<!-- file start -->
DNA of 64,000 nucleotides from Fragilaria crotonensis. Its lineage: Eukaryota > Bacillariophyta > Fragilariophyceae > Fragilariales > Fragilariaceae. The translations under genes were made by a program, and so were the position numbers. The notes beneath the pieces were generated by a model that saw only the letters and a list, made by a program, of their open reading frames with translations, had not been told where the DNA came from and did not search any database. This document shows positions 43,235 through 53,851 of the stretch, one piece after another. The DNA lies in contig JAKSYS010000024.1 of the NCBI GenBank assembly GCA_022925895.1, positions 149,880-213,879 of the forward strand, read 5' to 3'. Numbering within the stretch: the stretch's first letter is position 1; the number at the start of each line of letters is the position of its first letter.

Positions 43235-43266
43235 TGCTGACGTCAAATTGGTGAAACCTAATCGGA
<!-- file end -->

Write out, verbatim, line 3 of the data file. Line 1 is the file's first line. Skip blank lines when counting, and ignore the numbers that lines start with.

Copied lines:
43235 TGCTGACGTCAAATTGGTGAAACCTAATCGGA